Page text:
Entering text, like web addresses, means pulling down a keyboard the size of a (virtual) piano and punching in every letter with your laser cursor. It’s not as daunting as it sounds, but you wouldn’t want to punch in anything longer than a few words. Microsoft’s VR guru Alex Kipman claims he regularly works in VR and simply dictates to Cortana or touch types with a keyboard, but you’ll need a private office, or a lot of patience, to make it work.

Another dimension

Of course, sticking to 2D apps is like installing Windows and then using the Command interface. You’re here to dive into 3D, right? Microsoft doesn’t disappoint, with an array of 3D experiences from games to 360-degree videos.

I indulged in a “HoloTour” of Machu Picchu that situated me in a glass-floored hot air balloon drifting above the ancient Incan city. This wasn’t just 360-degree video; Microsoft used stereoscopic cameras that give world depth. There are moments that’ll have you believe you’re sucking thin mountain air at 8,000 feet. Don’t cancel your tickets to Peru just yet, but this might be the Space Cadet 3D Pinball of Windows MR — a basic, yet impressive forebear of things to come.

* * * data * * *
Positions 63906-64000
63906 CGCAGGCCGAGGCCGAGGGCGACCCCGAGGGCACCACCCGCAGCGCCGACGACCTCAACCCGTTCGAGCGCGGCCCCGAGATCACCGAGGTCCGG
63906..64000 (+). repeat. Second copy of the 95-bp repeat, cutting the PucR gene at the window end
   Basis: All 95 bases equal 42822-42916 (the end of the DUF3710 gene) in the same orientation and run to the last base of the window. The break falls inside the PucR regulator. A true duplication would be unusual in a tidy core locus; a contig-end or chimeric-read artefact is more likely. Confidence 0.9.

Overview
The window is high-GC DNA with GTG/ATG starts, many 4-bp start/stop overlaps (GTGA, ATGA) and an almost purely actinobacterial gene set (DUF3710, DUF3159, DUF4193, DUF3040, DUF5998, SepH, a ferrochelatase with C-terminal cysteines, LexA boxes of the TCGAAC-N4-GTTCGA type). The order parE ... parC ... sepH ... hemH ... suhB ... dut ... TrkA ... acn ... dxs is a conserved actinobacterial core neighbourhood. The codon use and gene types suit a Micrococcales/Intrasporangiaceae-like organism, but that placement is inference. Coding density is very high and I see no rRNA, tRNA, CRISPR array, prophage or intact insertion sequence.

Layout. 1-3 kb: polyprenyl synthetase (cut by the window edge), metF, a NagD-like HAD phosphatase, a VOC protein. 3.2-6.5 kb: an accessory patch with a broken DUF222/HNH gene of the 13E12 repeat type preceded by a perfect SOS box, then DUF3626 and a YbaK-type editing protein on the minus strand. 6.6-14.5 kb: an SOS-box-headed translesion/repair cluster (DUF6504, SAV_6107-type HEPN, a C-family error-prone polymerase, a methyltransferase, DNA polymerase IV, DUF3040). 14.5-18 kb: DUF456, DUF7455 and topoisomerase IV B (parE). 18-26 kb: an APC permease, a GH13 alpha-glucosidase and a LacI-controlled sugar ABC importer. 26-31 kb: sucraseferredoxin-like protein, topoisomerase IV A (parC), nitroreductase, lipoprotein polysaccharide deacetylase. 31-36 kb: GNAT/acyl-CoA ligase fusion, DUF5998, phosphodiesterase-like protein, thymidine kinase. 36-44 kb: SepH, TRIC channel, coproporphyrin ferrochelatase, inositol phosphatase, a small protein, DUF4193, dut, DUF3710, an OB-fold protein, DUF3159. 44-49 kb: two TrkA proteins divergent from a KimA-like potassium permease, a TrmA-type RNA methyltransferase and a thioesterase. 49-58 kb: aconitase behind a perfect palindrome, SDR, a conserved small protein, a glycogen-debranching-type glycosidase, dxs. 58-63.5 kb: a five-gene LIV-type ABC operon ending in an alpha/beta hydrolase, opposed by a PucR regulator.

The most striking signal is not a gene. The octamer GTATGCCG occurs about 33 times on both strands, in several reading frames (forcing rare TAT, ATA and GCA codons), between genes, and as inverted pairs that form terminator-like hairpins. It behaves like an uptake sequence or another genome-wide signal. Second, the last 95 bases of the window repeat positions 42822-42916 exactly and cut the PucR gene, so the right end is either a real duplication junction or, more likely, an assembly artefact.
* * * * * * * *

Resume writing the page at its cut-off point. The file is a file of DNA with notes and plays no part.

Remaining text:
Windows Mixed Reality
Nick Mokey/Digital Trends
Nick Mokey/Digital Trends

Microsoft has other tricks, too. A Hologram app lets you populate your virtual Cliff House with everything from lamps to rambunctious chameleons on bicycles, which proceed to pedal around like wind-up toys after you set them loose.

Where’s MS Paint? Missing, currently — but everything on Steam will soon work for Windows MR, so Tilt Brush isn’t out of reach.

That means games, too. Microsoft showed off Superhot, an existing VR hit, alongside Halo: Recruit, an upcoming VR-only entry in the Halo franchise. Swallow your high expectations now, because the demo I saw was merely a carnival-style shooting gallery plastered over with Halo graphics and narration. We’re told the full game will beyond this training exercise, but if initial impressions are any indication, it’s not going to impress fans waiting for Halo 6.